A: Surprisingly to many people, aggression is the second most common behavior problem seen in cats, right behind not using the litter box. Cats who threaten or attack strangers -- either human or feline -- do so for a variety of reasons. Most often it's because they're fearful, but cats can also be territorial (especially after changes in the household) or irritated by repetitive touching, such as petting.
Aggressive cats hiss and puff up to what looks like double their size. If cornered, they may scratch or bite. Your cat will probably never be an affectionate greeter of guests to your home, but you can take steps to help her chill out in their presence.
The first is to get her checked by your veterinarian, particularly if this is a new behavior. Certain conditions can cause cats to become irritable or aggressive. They include hyperthyroidism, hypertension, osteoarthritis and cancer.
If your cat gets a clean bill of health, never force her to interact with strangers. Have a safe room, stocked with food, water, toys and a litter box, where she can retreat before their arrival. For many cats and people, this is the optimal solution.
You can also use desensitization and counterconditioning to help your cat be more accepting of the presence of guests. For instance, a guest who will visit often can toss treats in the cat's direction (being careful not to look directly at him) or offer interaction with the cat's favorite toy, also without giving the cat direct attention. It's also a good idea to ask guests to ignore the cat, letting him approach (or not) on his own terms. -- Dr. Marty Becker and Mikkel Becker
Do you have a pet question? Send it to email@example.com or visit Facebook.com/DrMartyBecker.
New app lets
cats take selfies
-- Candid Catmera? It's not a typo. An app created by Brooklyn-based Current Studio lures cats with pictures of fish, mice and other goodies on the screen of a propped-up tablet device. When the cat touches the screen, click! His image is captured and then shared by proud cat people (we all know that cats don't have owners). The goal, besides bragging rights about feline photography prowess, is to keep cats entertained during the day when they're home alone. And it's for a good paws, er, cause: $1 of each $1.99 purchase goes to the SPCA of Halifax, Nova Scotia.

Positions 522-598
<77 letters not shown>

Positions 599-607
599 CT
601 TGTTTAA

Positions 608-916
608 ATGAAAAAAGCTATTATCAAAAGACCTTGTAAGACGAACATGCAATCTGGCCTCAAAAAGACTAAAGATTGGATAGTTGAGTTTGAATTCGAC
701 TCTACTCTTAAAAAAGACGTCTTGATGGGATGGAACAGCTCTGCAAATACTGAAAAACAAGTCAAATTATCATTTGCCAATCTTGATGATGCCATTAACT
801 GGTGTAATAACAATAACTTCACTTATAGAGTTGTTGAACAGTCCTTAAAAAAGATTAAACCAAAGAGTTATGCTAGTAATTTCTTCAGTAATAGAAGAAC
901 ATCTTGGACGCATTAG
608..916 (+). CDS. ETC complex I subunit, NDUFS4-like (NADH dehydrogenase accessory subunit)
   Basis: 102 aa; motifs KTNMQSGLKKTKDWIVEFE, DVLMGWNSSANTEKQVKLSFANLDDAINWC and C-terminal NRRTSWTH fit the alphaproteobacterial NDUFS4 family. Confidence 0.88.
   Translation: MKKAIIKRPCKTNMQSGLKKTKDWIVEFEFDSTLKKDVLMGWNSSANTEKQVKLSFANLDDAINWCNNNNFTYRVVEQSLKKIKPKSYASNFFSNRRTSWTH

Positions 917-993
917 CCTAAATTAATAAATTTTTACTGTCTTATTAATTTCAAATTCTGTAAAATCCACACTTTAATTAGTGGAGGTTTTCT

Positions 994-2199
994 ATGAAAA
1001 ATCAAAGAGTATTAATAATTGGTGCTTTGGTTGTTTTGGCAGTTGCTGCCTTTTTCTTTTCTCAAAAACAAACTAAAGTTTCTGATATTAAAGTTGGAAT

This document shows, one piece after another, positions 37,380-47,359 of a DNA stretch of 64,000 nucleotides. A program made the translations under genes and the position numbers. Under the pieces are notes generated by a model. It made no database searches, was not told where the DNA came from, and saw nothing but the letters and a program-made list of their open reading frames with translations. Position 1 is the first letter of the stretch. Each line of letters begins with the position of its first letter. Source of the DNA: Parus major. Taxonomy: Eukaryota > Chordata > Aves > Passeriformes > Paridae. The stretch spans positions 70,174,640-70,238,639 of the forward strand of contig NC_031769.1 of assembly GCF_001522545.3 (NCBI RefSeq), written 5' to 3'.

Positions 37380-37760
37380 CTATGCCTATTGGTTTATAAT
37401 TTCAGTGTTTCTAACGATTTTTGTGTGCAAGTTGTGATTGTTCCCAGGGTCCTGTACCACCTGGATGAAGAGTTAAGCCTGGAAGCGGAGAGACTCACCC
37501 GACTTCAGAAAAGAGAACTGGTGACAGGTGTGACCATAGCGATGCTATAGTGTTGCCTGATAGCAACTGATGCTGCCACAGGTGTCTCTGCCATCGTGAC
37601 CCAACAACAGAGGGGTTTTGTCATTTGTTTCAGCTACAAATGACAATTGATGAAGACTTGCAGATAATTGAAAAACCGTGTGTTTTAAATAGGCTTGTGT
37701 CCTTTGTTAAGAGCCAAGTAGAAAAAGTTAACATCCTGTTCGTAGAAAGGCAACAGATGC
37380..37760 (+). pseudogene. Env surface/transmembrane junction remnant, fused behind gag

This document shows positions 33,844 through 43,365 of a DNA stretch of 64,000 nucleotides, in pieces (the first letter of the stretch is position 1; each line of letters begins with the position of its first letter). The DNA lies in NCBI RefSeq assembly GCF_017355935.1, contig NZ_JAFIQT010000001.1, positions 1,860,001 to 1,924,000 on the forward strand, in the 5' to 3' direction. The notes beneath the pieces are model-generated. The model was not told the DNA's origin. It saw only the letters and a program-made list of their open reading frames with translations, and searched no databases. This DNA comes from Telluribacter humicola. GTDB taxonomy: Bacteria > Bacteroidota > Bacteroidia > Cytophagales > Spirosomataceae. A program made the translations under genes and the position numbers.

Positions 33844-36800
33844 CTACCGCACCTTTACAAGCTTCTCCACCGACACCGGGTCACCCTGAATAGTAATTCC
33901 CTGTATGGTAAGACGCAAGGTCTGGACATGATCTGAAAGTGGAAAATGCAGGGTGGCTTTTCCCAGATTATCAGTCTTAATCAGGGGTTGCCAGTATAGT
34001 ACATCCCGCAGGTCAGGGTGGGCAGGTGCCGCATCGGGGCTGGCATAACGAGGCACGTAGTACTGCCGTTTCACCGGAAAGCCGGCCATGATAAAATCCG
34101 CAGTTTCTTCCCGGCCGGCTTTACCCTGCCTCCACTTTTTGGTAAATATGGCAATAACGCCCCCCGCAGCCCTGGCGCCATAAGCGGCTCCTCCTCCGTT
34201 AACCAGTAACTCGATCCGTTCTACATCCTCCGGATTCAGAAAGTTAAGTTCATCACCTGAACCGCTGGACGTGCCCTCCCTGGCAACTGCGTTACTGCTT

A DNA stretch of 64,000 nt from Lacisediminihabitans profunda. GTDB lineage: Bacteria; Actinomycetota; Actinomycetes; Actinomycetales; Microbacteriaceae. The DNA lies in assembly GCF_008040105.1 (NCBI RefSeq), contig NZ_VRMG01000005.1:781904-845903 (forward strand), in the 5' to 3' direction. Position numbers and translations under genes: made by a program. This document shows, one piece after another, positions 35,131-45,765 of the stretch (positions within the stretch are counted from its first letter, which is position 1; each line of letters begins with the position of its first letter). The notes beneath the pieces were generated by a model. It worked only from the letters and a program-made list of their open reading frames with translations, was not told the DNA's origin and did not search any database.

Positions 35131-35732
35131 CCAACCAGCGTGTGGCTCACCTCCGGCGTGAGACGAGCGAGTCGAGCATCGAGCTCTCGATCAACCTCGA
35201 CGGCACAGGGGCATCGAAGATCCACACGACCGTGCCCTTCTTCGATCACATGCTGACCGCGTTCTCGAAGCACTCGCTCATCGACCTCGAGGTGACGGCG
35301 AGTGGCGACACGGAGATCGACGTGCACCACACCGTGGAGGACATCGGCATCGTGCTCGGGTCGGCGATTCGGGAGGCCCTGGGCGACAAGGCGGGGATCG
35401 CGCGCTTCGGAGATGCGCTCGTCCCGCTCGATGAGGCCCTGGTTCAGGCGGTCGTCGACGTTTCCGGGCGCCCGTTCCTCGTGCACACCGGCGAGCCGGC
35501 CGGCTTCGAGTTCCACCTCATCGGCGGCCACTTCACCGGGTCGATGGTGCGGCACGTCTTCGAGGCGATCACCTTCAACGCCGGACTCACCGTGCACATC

-- If the Havanese were human, he'd be dressed to the nines, strutting proudly in the Sunday promenade and puffing on a fine Cuban cigar. A member of the bichon family of dogs, the Havanese was developed on the island of Cuba. Fun-loving, cheerful and good-humored, his idea of the perfect day is spending it with his people and going someplace enjoyable, ideally where other people will see and appreciate him for his entertaining demeanor. He has a happy, friendly temperament and a soft, abundant coat that may be any color or combination of colors.
-- How cold is too cold for pets to be outdoors? According to a chart by Pet Plan Insurance, dangerous weather conditions begin at 25 degrees Fahrenheit for small and medium-size dogs. Temperatures of 20 degrees or lower are life-threatening for small dogs. Life-threatening temperatures for all pets start at 10 degrees Fahrenheit. Rain and sleet add to the risk because when pets get wet, it's more difficult for them to maintain normal body temperature. Senior animals and those younger than 6 months are at highest risk in cold, wet weather. Pets at least risk are northern breeds or heavy-coated dogs acclimated to cold weather. -- Dr. Marty Becker, Kim Campbell Thornton and Mikkel Becker
ABOUT PET CONNECTION
Pet Connection is produced by a team of pet-care experts headed by "The Dr. Oz Show" veterinarian Dr. Marty Becker and award-winning journalist Kim Campbell Thornton. They are affiliated with Vetstreet.com and are the authors of many best-selling pet-care books. Joining them is dog trainer and behavior consultant Mikkel Becker. Dr. Becker can be found at Facebook.com/DrMartyBecker or on Twitter at DrMartyBecker. Kim Campbell Thornton is at Facebook.com/KimCampbellThornton and on Twitter at kkcthornton. Mikkel Becker is at Facebook.com/MikkelBecker and on Twitter at MikkelBecker.